However, some differences of opinion still exist. “In the West, prints are a [widely accepted] form of art,” Xu Mengchen, an independent art advisor, tells TWOC, “whereas in China some [buyers] might associate prints with [cheap] replicas and have stereotypes against them.”
One of the most popular sections in auctions nowadays, “trend art (潮流艺术),” also contributes to the rise of the middle-income market. A classification coined in China, the term “trend art” has no exact definition, but encompasses a wide range of artworks and artists, usually colorful, bold, and figurative. Works that found their way into this section include Japanese artist Takashi Murakami’s kaleidoscopic murals of smiley faces and American designer Kaws’s clown-like figures.
In an interview with Hi Art magazine, art collector and critic Mao Zhuang summarized a few features of trend art: The artists incorporate pop-culture elements into their works, interact frequently with fans on social media, and collaborate with trendy brands to produce merchandise. The merchandising aspect is further blurring the boundary between trend art and consumer goods: If Daniel Arsham’s plaster sneaker sculptures and Jeff Koons’s balloon dogs have a place in museums, then there are good reasons to count Adidas x Arsham sneakers and miniature balloon dog pendants as artworks, too.
AFIH features small, reasonably priced oil paintings and sculptures suitable as home decoration (VCG)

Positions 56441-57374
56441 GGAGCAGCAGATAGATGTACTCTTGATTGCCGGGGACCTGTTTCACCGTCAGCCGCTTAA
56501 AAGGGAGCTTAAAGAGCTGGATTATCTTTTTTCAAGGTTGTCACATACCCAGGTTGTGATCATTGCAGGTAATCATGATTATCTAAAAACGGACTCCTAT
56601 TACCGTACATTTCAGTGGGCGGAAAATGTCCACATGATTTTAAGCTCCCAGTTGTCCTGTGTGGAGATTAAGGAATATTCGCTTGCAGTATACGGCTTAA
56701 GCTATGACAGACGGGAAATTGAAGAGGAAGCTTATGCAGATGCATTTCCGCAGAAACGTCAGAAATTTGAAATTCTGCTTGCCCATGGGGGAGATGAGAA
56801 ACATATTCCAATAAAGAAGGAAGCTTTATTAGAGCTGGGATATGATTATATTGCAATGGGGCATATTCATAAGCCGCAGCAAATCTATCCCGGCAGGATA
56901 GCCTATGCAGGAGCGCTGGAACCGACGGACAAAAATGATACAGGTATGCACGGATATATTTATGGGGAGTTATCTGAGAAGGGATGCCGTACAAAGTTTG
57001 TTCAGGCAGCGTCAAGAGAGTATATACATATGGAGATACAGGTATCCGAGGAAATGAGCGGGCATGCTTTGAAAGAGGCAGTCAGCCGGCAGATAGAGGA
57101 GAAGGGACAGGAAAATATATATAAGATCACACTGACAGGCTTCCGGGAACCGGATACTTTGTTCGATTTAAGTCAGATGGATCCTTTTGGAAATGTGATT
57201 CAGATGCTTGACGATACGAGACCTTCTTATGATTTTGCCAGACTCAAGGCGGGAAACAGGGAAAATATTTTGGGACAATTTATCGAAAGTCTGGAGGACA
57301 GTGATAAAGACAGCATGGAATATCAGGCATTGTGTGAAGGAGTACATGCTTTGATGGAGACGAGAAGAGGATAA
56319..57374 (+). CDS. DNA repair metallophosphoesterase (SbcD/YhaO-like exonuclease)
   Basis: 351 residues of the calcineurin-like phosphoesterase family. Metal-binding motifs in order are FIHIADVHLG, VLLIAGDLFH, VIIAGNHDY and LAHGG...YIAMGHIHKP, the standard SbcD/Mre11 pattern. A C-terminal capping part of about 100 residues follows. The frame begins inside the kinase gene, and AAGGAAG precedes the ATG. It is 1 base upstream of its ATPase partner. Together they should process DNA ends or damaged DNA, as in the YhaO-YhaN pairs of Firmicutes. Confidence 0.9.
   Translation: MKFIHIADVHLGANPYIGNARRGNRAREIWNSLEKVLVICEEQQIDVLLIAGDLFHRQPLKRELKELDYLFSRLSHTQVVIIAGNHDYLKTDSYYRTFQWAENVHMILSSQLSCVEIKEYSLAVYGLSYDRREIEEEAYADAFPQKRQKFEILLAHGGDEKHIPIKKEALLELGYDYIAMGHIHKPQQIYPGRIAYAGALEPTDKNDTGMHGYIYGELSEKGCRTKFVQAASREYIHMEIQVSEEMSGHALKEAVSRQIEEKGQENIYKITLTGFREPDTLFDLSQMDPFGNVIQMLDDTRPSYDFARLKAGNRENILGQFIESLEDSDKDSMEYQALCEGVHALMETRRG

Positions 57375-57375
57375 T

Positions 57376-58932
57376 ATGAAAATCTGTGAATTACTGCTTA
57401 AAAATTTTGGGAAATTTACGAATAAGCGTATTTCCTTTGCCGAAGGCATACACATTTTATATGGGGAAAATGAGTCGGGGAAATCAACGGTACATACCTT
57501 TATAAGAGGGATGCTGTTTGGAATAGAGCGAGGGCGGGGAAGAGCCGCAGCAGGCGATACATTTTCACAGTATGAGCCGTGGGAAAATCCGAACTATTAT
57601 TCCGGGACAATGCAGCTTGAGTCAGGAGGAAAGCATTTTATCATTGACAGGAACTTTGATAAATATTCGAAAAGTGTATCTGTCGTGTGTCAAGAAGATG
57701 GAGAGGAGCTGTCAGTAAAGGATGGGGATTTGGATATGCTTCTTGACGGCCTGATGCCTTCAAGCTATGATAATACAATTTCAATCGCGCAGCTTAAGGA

Other partitions are slowly dissolving as well, spurred by the pandemic and the expanding clientele. Traditionally, collectors like to see works of art in the flesh, but galleries and auction houses are now embracing technologies that help them establish their presence in the virtual world. “Online viewing rooms” facilitated by art fairs use augmented reality for clients to browse works in gallery settings and interact with artists.
Galleries and auction houses are also creating a copious amount of relatable content on social media. The Chinese auction house Guardian’s WeChat account, for example, features an article titled “How many steps does it take for a newbie to become an emerging collector” which gives tips including “focus on the media you like” and “buy an artwork as a reward for yourself.”
A significant number of galleries and auction houses have also partnered with online sales platforms active in China, including Artsy, Yitiao’s online auction platform, and online auction app ArtPro. These digital tools allow users to buy or bid with a few clicks and to access the price database of past sales, which brings some transparency to the market that can appear esoteric to buyers without expert knowledge or prior experience. “Five years ago, there just wasn’t a possibility to do art sales online,” says Qin. “But now, putting works on [online] platforms or into online viewing rooms shows that [galleries] are open to welcoming new collectors to join the game.”